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Girls & Women

Iranian Teen Girl Arrested for Dancing in Instagram Video

Why Global Citizens Should Care
Gender equality is one of the UN’s Global Goals, and abolishing outdated, sexist ideas like “women should not dance” is essential to the continued efforts to empower girls and women everywhere. You can join us by taking action for gender equality here.

Instagram influencers may be akin to celebrities in the US, but in Iran they are increasingly treated like criminals.

A teen girl named Maedeh Hojabri was among a group of popular Instagram users recently arrested in the Islamic country for posting video content of herself dancing in her bedroom without a head scarf, the Guardian reports.

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"If you tell people anywhere in the world that 17- and 18-year-old girls are arrested for their dance, happiness, and beauty on charges of spreading indecency, while child rapists and others are free, they will laugh! Because for them, it's unbelievable!" wrote blogger Hossein Ronaghi in reaction to the news, the BBC reported.Other women throughout Iran have expressed their objection to the arrests by sharing videos of themselves dancing on social media platforms, including Twitter.

Read More: Iran Letting Women Watch World Cup May Not Have Been as Historic as We Thought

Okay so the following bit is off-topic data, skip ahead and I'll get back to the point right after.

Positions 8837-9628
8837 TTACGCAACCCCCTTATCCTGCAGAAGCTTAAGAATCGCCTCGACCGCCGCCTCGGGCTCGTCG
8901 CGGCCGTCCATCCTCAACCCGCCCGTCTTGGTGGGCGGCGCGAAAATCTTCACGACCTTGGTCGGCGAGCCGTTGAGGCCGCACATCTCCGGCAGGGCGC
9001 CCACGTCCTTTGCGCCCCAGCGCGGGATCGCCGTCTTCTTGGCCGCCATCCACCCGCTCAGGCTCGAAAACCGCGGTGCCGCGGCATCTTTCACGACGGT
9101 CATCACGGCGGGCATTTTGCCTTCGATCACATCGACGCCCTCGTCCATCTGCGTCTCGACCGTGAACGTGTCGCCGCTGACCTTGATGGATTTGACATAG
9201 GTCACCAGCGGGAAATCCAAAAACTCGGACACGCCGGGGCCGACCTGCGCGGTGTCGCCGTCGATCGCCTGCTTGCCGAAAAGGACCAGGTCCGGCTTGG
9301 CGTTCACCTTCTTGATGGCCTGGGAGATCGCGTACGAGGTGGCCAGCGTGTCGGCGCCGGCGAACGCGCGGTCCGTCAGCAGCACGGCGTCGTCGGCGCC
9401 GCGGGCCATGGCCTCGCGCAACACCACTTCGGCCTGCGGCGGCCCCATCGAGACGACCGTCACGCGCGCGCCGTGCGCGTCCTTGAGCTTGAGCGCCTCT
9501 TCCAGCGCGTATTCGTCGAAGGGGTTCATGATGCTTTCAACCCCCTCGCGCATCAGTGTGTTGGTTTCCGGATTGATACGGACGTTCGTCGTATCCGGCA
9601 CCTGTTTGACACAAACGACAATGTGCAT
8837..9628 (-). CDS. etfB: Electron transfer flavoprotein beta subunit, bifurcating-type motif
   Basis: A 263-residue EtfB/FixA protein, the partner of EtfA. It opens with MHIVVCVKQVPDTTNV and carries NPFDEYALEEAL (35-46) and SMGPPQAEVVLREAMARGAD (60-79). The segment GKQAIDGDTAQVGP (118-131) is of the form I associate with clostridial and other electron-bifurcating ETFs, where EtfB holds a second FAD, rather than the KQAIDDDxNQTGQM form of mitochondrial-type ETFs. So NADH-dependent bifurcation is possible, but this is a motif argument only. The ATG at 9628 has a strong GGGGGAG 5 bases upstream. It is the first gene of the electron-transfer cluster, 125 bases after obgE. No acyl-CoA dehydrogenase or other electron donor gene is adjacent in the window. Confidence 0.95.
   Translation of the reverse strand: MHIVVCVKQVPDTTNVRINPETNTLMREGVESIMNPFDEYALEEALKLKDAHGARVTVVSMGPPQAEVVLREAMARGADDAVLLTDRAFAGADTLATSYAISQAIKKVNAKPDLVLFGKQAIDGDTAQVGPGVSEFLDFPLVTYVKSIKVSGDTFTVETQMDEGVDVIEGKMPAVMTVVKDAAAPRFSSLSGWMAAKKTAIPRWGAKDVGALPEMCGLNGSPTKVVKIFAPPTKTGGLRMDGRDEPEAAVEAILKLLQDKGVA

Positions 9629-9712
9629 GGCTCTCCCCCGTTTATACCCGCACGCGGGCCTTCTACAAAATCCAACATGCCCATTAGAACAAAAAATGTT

One Twitter user wrote: "I'm dancing so that they [the authorities] see and know that they cannot take away our happiness and hope by arresting teenagers and (girls like) Maedeh."

But this is not the first time Iran has cracked down on fancy footwork.

Earlier this year, an official was arrested when footage was revealed of a crowd of men and women dancing at a mall in Mashhad, and six more were arrested for dancing to Zumba in August.

In 2014, six young Iranians who shared an online video of themselves dancing to Pharrell Williams' hit song “Happy” in Tehran were given suspended sentences of up to one year in prison and 91 lashes.

Read More: An Iranian Woman Who Removed Her Hijab Was Sentenced to 2 Years in Prison

Following Hojabri’s arrest, she appeared on State TV with “her face blurred, crying and shaking while describing her motivation for producing the videos,” the Guardian reported.

“It wasn’t for attracting attention,” she said. “I had some followers and these videos were for them. I did not have any intention to encourage others doing the same … I didn’t work with a team, I received no training. I only do gymnastics.”